• Eklund, J. and Karlsson, S. (2007). Forecast combination and model averaging using predictive measures. Econometric Rev. 26 329–363.
• Fan, J. and Li, R. (2001). Variable selection via nonconcave penalized likelihood and its oracle properties. J. Amer. Statist. Assoc. 96 1348–1360.
• Flynn, C. J., Hurvich, C. M. and Simonoff, J. S. (2013). Efficiency for regularization parameter selection in penalized likelihood estimation of misspecified models. J. Amer. Statist. Assoc. 108 1031–1043.
• Hansen, B. E. (2007). Least squares model averaging. Econometrica 75 1175–1189.
• Hansen, B. E. and Racine, J. S. (2012). Jackknife model averaging. J. Econometrics 167 38–46.
• Hjort, N. L. and Claeskens, G. (2003). Frequentist model average estimators. J. Amer. Statist. Assoc. 98 879–899.
• Hoeting, J. A., Madigan, D., Raftery, A. E. and Volinsky, C. T. (1999). Bayesian model averaging: A tutorial. Statist. Sci. 14 382–417.
• Kass, R. and Raftery, A. (1995). Bayes factors and model uncertainty. J. Amer. Statist. Assoc. 90 773–795.
• Lee, Y. S. (2014). Management of a periodic-review inventory system using Bayesian model averaging when new marketing efforts are made. Int. J. Production Econ. 158 278–289.
• Li, K.-C. (1986). Asymptotic optimality of $C_{L}$ and generalized cross-validation in ridge regression with application to spline smoothing. Ann. Statist. 14 1011–1112.
• Li, K.-C. (1987). Asymptotic optimality for $C_{p}$, $C_{L}$, cross-validation and generalized cross-validation: Discrete index set. Ann. Statist. 15 958–975.
• Lv, J. and Liu, J. S. (2014). Model selection principles in misspecified models. J. R. Stat. Soc. Ser. B. Stat. Methodol. 76 141–167.
• Madigan, D. and Raftery, A. E. (1994). Model selection and accounting for model uncertainty in graphical models using Occam’s window. J. Amer. Statist. Assoc. 89 1535–1546.
• Min, K.-C. and Zellner, A. (1992). Bayesian and non-Bayesian methods for combining models and forecasts with applications to forecasting international growth rates. J. Econometrics 56 89–118.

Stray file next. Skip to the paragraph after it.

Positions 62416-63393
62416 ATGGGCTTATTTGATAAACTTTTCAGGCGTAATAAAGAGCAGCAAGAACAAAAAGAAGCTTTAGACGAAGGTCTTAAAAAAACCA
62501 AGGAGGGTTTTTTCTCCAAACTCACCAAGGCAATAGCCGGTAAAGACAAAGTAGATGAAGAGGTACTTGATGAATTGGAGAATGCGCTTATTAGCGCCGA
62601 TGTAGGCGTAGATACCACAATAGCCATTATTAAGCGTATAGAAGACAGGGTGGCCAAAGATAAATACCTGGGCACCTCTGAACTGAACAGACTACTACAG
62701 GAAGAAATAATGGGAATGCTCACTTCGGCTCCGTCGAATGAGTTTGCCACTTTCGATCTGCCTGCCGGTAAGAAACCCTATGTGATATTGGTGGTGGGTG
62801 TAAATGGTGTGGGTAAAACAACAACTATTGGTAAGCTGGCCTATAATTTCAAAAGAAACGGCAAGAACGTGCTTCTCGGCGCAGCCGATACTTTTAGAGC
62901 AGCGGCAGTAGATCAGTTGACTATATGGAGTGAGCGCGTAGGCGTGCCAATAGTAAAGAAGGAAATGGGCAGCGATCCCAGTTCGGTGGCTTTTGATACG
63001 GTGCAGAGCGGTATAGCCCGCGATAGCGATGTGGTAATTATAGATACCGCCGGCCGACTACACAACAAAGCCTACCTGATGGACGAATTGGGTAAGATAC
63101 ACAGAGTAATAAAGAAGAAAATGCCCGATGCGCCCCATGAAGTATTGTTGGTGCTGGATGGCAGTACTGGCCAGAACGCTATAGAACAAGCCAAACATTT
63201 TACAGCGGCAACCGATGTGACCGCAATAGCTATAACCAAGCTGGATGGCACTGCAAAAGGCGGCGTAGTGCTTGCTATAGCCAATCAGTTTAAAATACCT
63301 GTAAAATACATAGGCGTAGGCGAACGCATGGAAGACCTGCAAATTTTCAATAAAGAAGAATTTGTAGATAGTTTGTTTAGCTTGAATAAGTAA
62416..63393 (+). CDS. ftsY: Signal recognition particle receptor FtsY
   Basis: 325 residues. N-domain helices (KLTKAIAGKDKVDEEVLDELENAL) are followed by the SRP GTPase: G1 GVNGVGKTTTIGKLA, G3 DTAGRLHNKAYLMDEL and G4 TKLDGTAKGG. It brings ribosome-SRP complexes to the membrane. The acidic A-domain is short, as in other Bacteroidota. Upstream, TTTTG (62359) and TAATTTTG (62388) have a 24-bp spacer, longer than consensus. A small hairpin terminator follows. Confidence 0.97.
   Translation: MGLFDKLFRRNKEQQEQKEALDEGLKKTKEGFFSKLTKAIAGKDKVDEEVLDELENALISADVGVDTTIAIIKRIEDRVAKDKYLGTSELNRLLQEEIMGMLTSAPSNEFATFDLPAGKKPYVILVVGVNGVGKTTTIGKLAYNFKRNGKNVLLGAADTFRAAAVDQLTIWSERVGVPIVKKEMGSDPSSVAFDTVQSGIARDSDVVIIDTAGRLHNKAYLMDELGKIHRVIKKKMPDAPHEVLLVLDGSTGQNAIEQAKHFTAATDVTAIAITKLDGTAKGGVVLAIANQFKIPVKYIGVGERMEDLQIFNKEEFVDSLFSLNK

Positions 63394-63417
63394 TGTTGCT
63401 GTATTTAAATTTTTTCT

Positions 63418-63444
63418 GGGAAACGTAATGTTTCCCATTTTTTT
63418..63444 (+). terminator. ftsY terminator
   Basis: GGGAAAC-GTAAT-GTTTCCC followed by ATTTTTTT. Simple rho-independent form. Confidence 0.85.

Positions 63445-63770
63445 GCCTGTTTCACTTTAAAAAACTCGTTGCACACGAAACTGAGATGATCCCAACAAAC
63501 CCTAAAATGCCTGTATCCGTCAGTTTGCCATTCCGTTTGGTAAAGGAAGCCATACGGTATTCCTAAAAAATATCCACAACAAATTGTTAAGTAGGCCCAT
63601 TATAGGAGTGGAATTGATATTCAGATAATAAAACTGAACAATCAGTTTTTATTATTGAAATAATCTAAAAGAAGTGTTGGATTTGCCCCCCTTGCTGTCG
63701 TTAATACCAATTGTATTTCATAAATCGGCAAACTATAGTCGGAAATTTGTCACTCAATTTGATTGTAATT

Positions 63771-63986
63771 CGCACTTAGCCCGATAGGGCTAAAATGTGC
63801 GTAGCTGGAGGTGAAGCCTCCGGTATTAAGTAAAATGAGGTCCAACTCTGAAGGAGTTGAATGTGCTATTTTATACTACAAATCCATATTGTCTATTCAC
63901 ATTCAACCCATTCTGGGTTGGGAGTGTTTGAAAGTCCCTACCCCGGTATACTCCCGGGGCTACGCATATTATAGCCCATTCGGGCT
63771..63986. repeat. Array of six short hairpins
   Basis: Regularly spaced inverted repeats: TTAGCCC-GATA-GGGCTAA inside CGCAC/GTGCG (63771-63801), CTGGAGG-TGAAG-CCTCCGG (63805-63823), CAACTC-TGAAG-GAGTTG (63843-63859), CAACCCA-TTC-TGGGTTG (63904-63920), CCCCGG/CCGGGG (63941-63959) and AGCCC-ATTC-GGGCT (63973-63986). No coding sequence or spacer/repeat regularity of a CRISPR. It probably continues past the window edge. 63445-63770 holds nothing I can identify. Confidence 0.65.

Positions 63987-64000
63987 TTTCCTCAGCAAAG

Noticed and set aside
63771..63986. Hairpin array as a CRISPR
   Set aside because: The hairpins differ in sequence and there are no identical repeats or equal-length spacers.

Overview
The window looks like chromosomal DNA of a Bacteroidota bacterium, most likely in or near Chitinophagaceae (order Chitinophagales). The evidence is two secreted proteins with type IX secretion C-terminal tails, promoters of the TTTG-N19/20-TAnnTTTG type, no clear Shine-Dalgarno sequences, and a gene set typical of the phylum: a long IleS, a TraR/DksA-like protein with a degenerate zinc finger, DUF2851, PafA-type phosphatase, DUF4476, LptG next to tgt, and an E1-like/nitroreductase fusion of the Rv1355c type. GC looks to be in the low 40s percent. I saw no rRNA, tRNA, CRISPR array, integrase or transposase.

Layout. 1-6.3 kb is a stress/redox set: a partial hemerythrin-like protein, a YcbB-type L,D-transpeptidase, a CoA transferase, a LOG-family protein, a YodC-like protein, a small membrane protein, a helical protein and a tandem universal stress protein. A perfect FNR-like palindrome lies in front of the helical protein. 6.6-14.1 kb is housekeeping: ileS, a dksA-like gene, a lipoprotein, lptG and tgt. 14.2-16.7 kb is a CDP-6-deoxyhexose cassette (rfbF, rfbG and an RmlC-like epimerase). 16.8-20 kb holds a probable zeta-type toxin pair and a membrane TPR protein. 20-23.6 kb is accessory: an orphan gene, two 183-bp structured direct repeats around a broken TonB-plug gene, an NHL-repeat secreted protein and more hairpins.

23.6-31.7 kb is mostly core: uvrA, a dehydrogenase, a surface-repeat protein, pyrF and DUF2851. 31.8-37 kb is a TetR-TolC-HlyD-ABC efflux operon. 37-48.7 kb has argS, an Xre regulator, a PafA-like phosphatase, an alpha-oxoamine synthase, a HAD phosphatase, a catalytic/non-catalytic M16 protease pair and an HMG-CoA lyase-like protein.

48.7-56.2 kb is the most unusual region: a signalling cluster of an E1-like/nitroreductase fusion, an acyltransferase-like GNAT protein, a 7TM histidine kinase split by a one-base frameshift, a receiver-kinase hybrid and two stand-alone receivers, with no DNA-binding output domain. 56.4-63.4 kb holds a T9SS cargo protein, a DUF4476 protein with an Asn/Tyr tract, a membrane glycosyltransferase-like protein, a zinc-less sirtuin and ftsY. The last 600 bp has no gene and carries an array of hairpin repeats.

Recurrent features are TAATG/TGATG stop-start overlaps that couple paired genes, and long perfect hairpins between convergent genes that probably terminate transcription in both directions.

• Montgomery, J. M. and Nyhan, B. (2010). Bayesian model averaging: Theoretical developments and practical applications. Polit. Anal. 18 245–270.
• Moro, S., Laureano, R. and Cortez, P. (2011). Using data mining for bank direct marketing: An application of the CRISP-DM methodology. In Proceedings of the European Simulation and Modelling Conference 117–121.
• Ouysse, R. and Kohn, R. (2010). Bayesian variable selection and model averaging in the arbitrage pricing theory model. Comput. Statist. Data Anal. 54 3249–3268.
• Raftery, A. E., Madigan, D. and Hoeting, J. A. (1997). Bayesian model averaging for linear regression models. J. Amer. Statist. Assoc. 92 179–191.
• Stone, C. J. (1982). Optimal global rates of convergence for nonparametric regression. Ann. Statist. 10 1040–1053.
• Tibshirani, R. (1996). Regression shrinkage and selection via the lasso. J. R. Stat. Soc. Ser. B. Stat. Methodol. 58 267–288.
• Wan, A. T. K., Zhang, X. and Zou, G. (2010). Least squares model averaging by Mallows criterion. J. Econometrics 156 277–283.
• White, H. (1982). Maximum likelihood estimation of misspecified models. Econometrica 50 1–25.
• Yeung, K. E., Bumgarner, R. E. and Raftery, A. E. (2005). Bayesian model averaging: Development of an improved multi-class, gene selection and classification tool for microarray data. Bioinformatics 21 2394–2402.
• Yuan, M. and Lin, Y. (2006). Model selection and estimation in regression with grouped variables. J. R. Stat. Soc. Ser. B. Stat. Methodol. 68 49–67.
• Zhang, C.-H. (2010). Nearly unbiased variable selection under minimax concave penalty. Ann. Statist. 38 894–942.
• Zhang, Y., Li, R. and Tsai, C.-L. (2010). Regularization parameter selections via generalized information criterion. J. Amer. Statist. Assoc. 105 312–323.

#### Supplemental materials

• Supplementary material. Due to space constraints, the proof of the claims (4.8) and (4.9), the proof of Lemma 3, and further simulation studies are relegated to the supplementary document. Supplementary document also contains Theorem 3 and Lemma 4.